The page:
Jonah Hex #7 (2006)

May 18, 2006
So far the Jonah Hex revival has been wonderful. Each done-in-one issue has offered thrills, excitement, and wonderful twists and turns. This issue is no exception.

What makes this issue a bit exceptional is its relentless darkness. After a groom is killed at a wedding, Hex seeks vengeance, but in the end, none of the copious death seems to be worth the struggle.
Unusual for this comic, there were a number of places where things didn’t flow as well as they should have. The key problem for me was that for some reason the key event of the story, the murder of the groom, happens slightly off-panel. We see guns firing, then a close-up of the bride splattered with blood, and then it’s just assumed that he is dead in the next panel. The scene loses some of its energy by not showing the actual event.
Another problem with this issue is that Hex seems too much a super-hero and not enough a conflicted anti-hero. I can accept that he’s the fastest draw in the west, and the best marksman this side of Clint Eastwood, but the scene where Hex unerringly throws a sheriff’s star without being shot really strains credulity. Sure Hex is a great shot, but can he throw like Roger Clemens, too?
There are some terrific scenes in the comic, too. The opening scene, with Hex walking out of a blazing inferno like some spirit of hellish vengeance, is spectacular. And Ross does a wonderful job of drawing distinct faces that look like they’re actually from the era he depicts.
But this issue was slightly less good than some of the other issues of this run. I loved the darkness and the energy of the story, but I can’t escape the feeling it could have been even better than it was.

Captain Marvel #8 (1968)

May 17, 2006
Man, I know I read this comic but I can’t remember anything about it. I just read it a few days ago, maybe on the weekend, and I remember it was a comic I wanted to blog about. But damn it if I pick the comic up today and don’t remember anything about it. I remember noticing Captain Marvel’s amazingly ugly costume, and I think I remember the Don Heck/Vince Colletta art that actually doesn’t look like Colletta inked it. Oh, and I do remember Carol Danvers, the woman who would become Ms. Marvel, appears on the final page and acts like a withering sterotype of a pre-women’s lib chickadee.
But beyond that I don’t remember a damn thing. Teacher, you’ll have to give me an incomplete for today’s work.

Silver Star: Graphite Edition (2006, reprinting comics from 1982)

May 16, 2006

There are gods among us. They’re not homo sapiens but homo geneticus. The homo geneticus are the next breed. These men and women are incredibly powerful, almost Biblically powerful. The good and loyal Silver Star, homo geneticus Vietnam vet Morgan Miller, possesses amazing powers that set him against the evil homo geneticus Darius Drumm, whose overwhelming evil would transform him into the living personification of the Angel of Death.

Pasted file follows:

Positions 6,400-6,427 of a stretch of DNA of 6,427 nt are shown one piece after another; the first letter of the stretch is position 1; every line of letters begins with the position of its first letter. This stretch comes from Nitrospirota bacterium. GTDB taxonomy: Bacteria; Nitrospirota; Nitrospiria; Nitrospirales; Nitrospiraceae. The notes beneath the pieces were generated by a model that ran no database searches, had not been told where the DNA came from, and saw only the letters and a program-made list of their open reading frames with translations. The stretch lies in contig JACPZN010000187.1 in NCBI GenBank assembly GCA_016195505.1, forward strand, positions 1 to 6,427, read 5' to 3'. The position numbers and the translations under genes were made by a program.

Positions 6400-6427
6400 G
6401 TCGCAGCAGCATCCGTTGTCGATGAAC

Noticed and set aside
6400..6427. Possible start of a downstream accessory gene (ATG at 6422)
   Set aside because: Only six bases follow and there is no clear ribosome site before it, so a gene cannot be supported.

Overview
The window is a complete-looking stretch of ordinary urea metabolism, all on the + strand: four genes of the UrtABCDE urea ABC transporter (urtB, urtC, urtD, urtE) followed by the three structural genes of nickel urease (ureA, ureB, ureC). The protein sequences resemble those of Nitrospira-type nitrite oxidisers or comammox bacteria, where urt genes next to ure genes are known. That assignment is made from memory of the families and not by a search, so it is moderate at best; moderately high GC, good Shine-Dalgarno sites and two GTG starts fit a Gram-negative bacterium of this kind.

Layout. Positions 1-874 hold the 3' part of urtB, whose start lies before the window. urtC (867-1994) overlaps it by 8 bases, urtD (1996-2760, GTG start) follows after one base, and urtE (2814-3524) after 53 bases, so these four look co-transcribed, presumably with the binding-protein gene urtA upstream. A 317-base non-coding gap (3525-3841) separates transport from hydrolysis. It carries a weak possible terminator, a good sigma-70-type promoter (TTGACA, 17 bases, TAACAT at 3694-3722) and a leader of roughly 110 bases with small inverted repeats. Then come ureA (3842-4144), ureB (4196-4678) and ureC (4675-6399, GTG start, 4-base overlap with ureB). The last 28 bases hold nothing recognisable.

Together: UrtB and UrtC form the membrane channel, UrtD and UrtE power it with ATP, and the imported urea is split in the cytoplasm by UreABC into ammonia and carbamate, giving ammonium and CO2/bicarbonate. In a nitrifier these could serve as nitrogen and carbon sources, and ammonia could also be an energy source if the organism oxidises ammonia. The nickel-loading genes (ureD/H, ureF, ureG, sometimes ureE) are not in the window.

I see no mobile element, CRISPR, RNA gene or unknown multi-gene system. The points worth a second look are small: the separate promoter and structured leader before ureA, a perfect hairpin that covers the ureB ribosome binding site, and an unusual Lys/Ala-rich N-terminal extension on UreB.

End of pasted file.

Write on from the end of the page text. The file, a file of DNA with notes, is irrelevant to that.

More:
This is the story of Jack Kirby’s last great creation, an imaginative tour de force that shows that the imagination of the King of Comics continued to soar as he aged into his 70s. Silver Star is another epic story to set alongside Kirby’s other creations. It may not be the equal in terms of the mythological impact of the New Gods or Fantastic Four, but as a creation from late in the man’s life, it’s spectacular.

John Morrow explains the story’s genesis in his introduction. Apparently Kirby first imagined this story as a movie script in the ‘70s, but nothing ever came of the script. As was true of dozens of Kirby Kreations, Silver Star sat on the shelf for many years. In late 1982, Pacific Comics approached Kirby for a companion book to his Captain Victory, which Pacific was publishing at the time. Kirby resurrected his idea of Silver Star for Pacific, creating a six-issue series. Now, as part of its plans to raise funds for the Jack Kirby Museum and Research Center, TwoMorrows has reprinted the series in a collected edition, mainly shot from Kirby’s pencils.

For long-time Kirby fans, of course, this book is essential. Kirby fans will find so much to enjoy here: the wonderful look at over a hundred unlinked pages, a copy of the unproduced screenplay, and a nice black-and-white edition of a wonderful Kirby story.

But what about the general comics fan, who is only a bit of a Kirby fan? There the story is a little more mixed. It’s fair to say that in his later years, Kirby wasn’t quite the master cartoonist he had been in his glory days. Kirby’s line work was a bit less precise, his characters were less consistent in appearance, and he frequently didn’t draw backgrounds in his scenes. On the other hand, though, Kirby’s eye for action and excitement didn’t go away, and he more than lives up to his reputation for drawing amazing action scenes.

What I think both Kirby loyalists and casual fans will enjoy the most is the thoughtful characters in this story. Darius Drumm is a wonderfully evil character. He’s truly evil, a scene chewer of Shatnerian proportions who is somehow completely captivating in his villainy. When Drumm literally embodies the angel of death at the end of this collection, he’s genuinely frightening. I also liked the character of Norma Richmond, the movie stuntwoman who is also homo geneticus. She’s brave and forthright, but she also has a bit of an edge that makes her feel realistic.

The story also has an epic feel, no surprise from Kirby. This is a big story, with a global reach, that feels massive, like the big Hollywood blockbuster that Kirby no doubt imagined it to be. Giants stride major cities, men destroy tanks, and armies of slaves are obliterated in the course of the story.

This is an epic story as only King Kirby could create it. It’s not the greatest work he did in his amazing career, but Silver Star is still incredibly exciting and tremendously interesting.